Tuesday, April 17, 2018

Scott Walker's Act 10 and Emergency Teaching License Increases!!! Walker's own "manufactured crisis."

Wisconsin was a leader in vilifying the teaching profession thanks to Act 10, and taking education down a peg or two on accountability:


Teacher Shortages Getting Worse: Act 10 is now collapsing the teaching profession, as predicted, just in time for Scott Walker to run for reelection. It seems rural support might be slipping too, as they scramble to approve referendums and deal with teacher shortages:
In 2015, four years after the law’s collective-bargaining limits reshaped the profession, the smallest group of juniors and seniors in two decades was enrolled in teaching programs at the state’s public universities. Some 25% of school districts are reporting an “extreme shortage” of job-seekers for key positions. Wauwatosa Superintendent Phil Ertl told parents at a meeting: “People are being driven away from the teaching profession. It’s not a lifelong career anymore.”
JS: The “Order of the State Superintendent for Public Instruction Adopting Emergency Rules” (is) causing big concern in perhaps every school district and independent school in Wisconsin … Who’s going to fill the remaining open teaching jobs we have? Are we really getting the best people we feasibly could to work in our classrooms?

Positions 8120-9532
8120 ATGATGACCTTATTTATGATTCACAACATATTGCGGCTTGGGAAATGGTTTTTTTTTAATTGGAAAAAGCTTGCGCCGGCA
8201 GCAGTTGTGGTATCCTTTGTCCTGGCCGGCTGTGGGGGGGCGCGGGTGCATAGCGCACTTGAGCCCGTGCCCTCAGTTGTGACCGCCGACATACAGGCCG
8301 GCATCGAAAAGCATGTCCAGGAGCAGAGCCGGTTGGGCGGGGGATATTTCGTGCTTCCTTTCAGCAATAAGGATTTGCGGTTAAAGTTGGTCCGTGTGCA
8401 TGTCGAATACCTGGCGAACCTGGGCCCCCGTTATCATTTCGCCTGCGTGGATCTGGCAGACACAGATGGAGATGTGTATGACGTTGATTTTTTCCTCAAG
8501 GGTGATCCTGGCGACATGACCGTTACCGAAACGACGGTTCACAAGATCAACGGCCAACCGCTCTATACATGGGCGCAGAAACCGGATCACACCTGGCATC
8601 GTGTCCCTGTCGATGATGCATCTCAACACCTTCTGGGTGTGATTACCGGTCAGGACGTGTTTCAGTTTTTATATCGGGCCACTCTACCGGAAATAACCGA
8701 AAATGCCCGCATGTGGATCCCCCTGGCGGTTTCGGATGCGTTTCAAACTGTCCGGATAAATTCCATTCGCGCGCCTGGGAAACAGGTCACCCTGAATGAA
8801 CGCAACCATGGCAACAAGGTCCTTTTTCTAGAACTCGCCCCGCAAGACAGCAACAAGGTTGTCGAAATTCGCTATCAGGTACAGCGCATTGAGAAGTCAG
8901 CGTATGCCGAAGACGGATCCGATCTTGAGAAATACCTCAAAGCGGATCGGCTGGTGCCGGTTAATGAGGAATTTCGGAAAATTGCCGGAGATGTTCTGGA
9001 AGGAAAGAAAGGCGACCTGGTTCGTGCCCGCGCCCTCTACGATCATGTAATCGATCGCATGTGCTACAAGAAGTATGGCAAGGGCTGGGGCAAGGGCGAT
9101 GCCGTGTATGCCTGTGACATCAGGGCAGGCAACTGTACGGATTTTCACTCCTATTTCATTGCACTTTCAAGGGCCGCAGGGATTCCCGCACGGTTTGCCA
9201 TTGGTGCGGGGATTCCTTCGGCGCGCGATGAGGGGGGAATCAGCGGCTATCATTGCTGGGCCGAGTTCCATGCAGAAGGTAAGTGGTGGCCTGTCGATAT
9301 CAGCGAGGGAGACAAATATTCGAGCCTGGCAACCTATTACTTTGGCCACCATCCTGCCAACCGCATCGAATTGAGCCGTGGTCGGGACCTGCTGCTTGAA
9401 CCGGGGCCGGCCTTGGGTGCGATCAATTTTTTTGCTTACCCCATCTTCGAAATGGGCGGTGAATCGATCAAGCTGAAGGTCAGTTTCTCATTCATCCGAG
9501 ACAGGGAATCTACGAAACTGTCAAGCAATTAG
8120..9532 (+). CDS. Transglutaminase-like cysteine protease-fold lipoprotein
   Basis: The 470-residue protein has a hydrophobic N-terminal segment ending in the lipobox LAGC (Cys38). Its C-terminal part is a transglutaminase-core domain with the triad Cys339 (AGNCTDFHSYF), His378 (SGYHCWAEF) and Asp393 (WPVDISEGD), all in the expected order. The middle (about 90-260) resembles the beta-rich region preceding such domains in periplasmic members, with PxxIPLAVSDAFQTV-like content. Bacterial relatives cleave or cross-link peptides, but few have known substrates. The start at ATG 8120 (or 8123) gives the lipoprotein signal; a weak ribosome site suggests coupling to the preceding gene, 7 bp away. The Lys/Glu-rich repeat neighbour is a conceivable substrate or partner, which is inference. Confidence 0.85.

"Not Doing much to Increase the Quality:" This is not the kind of quote you want to hear from a principle when you've got kids in school, like in Bangor, WI.



Beyond Walker's Act 10 Teacher Shortages: The shortages go beyond teachers and their substitutes. And to think, this was all about Walker defunding unions and the Democratic Party to get an edge up in state elections:


Some critics put a considerable amount of the blame on political forces opposed to teachers’ unions and in favor of using public money to pay for private schools. One outspoken advocate of such views is Tim Slekar, dean of the School of Education at Edgewood College in Madison.

He called the teacher shortage “a manufactured crisis” and said that changing licensing requirements “will do nothing except dramatically increase systemic inequity and genuinely harm the teaching profession.”

“Softening teacher license policies or doing away with the license altogether will kill the profession and turn teaching into a low-wage service sector,” Slekar said.
With all this in mind, it seems we're now having to deal with a whole new set of problems. The effect was predictable. And yet, even after the mass longtime teacher retirements:
No known poll has asked Wisconsinites about Act 10 in the months leading up to Walker's statement on April 1, 2014, and his staff did not cite one.

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